Moving Closer to Robots Swimming Through Bloodsteam

Posted on January 22, 2009  Comments (3)

Pretty cool. Tiny motor allows robots to swim through human body

James Friend, of Monash University, said that such devices could enter previously unreachable brain areas, unblocking blood clots, cleaning vessels or sending back images to surgeons. “The first complete device we want to build would have a camera,” Professor Friend said.

Professor Friend said they had shown the motor, which is a quarter of a millimetre wide, had enough power to navigate this type of nanorobot through the bloodstream of a human artery. Tests of their prototype device in a liquid as viscous as blood were also promising. “It swam.”

The team plans to conduct animal tests of a nanorobot driven by their motor later this year or early next year. But Professor Friend cautioned that many technical hurdles needed to be overcome.

Their miniature motor was connected to an electricity supply and a way would need to be found to power it remotely. The construction of the flagella also needed refinement.

Related: Micro-robots to ‘swim’ Through Veins (post in 2006 on this work)Bacteria Power Tiny MotorBiological Molecular MotorsRobo Insect Flight

3 Responses to “Moving Closer to Robots Swimming Through Bloodsteam”

  1. Brandon Thomson
    January 25th, 2009 @ 6:49 pm

    “Their miniature motor was connected to an electricity supply and a way would need to be found to power it remotely.”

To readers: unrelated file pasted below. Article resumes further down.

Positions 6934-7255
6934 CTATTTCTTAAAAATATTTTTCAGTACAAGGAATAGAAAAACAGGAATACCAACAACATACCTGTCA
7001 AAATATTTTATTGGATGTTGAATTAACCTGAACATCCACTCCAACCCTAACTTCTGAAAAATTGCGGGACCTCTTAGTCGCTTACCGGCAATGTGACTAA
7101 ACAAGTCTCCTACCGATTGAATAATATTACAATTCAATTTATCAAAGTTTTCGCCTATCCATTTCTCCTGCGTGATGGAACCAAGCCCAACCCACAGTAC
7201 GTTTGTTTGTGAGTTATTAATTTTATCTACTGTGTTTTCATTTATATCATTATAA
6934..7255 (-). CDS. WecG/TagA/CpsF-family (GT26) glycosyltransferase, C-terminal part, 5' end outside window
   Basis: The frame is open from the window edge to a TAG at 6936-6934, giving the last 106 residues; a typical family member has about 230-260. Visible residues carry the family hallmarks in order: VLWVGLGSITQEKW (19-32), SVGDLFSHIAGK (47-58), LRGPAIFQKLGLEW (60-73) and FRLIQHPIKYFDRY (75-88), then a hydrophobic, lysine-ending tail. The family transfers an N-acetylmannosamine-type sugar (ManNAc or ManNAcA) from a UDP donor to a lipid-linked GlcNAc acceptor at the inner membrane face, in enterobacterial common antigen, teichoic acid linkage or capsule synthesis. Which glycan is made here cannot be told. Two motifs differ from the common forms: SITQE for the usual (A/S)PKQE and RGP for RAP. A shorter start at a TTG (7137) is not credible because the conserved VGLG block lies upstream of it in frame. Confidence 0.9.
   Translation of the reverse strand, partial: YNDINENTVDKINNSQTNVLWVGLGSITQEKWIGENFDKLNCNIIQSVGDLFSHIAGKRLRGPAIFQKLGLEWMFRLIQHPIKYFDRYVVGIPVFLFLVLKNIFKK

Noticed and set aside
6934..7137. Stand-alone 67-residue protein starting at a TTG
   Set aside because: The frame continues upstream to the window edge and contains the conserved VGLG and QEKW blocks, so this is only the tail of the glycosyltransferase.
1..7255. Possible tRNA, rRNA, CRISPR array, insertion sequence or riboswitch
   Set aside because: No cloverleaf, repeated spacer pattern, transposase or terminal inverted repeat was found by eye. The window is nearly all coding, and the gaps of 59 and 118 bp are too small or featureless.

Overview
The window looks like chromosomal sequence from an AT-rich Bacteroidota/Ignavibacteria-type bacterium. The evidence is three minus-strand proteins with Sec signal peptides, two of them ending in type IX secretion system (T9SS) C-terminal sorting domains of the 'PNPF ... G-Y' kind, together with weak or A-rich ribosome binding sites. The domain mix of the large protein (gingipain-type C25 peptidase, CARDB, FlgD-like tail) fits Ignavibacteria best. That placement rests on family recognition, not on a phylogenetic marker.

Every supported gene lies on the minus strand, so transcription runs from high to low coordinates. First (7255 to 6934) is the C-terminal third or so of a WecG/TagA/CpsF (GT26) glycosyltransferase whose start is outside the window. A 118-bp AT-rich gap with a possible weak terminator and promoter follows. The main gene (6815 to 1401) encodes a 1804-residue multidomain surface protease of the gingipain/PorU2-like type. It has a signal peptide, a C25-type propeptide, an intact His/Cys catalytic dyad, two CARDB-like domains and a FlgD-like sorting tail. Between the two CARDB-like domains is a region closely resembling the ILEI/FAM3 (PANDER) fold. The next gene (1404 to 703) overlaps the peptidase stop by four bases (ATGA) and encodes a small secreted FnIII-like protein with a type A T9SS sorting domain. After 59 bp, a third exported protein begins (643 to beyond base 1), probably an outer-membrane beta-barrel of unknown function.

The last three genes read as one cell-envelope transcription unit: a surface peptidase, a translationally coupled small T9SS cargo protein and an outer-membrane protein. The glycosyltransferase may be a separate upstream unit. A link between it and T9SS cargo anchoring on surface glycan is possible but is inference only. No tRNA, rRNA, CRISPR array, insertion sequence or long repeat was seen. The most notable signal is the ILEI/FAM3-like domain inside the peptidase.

I wouldn’t get too excited about this. Any battery that is small enough to fit inside of a vein or artery wouldn’t be able to power this device for more than a minute or two. Look at the size of pacemaker batteries; those don’t even have moving parts. A nice idea, but not practical until battery technology improves.

  2. Krystal
    February 6th, 2009 @ 1:04 pm

    Brandon, there are ways to power devices wirelessly. Just take for example, you can run a Van der Graaf Generator and hold a fluorescent tube near it, and the tube will light up every time. That is just a crude example, but it can be done on a smaller scale using similar methods as well. Can anyone say tesla coils? 🙂

  3. Curious Cat Science and Engineering Blog » Surgeon-engineer advances high-tech healing
    May 3rd, 2009 @ 4:41 pm

    […] Moving Closer to Robots Swimming Through Bloodsteam – Cardiac Cath Lab: Innovation on Site – Science and Engineering Blogs by curiouscat   […]

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